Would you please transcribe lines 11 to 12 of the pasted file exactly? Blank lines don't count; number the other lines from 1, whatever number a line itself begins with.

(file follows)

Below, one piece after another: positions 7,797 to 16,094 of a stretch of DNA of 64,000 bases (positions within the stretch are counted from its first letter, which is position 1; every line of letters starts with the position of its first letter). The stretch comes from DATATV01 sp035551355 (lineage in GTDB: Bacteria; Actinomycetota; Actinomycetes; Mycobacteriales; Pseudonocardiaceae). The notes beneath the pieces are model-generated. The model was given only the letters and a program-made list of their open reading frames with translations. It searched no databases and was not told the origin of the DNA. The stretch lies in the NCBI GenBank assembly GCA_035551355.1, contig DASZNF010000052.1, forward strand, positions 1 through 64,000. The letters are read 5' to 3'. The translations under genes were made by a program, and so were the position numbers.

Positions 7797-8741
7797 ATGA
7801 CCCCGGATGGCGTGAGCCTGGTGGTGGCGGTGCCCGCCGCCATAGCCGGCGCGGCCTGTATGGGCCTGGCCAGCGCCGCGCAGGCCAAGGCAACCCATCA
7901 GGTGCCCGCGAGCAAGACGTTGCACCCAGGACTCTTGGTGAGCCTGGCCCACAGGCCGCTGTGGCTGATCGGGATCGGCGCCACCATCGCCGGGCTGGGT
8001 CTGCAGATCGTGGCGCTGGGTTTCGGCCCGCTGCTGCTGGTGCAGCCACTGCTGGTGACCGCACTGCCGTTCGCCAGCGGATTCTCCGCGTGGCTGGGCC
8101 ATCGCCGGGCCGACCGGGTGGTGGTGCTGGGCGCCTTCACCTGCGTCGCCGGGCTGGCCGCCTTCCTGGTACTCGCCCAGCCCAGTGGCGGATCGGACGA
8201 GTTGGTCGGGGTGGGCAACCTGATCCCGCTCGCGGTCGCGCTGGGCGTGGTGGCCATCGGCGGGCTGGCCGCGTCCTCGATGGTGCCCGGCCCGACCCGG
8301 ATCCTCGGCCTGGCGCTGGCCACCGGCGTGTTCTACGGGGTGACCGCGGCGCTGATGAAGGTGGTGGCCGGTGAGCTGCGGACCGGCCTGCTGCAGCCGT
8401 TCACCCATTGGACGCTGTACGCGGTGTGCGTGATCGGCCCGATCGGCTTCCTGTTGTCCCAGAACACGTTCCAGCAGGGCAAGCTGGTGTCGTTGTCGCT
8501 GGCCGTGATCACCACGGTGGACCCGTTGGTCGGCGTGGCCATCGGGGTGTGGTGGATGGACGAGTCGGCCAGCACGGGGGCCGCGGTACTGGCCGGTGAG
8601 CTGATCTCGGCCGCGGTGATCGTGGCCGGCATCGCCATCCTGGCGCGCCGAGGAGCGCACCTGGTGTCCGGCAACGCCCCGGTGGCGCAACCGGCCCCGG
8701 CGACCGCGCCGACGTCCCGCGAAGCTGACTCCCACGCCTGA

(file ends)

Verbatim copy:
8501 GGCCGTGATCACCACGGTGGACCCGTTGGTCGGCGTGGCCATCGGGGTGTGGTGGATGGACGAGTCGGCCAGCACGGGGGCCGCGGTACTGGCCGGTGAG
8601 CTGATCTCGGCCGCGGTGATCGTGGCCGGCATCGCCATCCTGGCGCGCCGAGGAGCGCACCTGGTGTCCGGCAACGCCCCGGTGGCGCAACCGGCCCCGG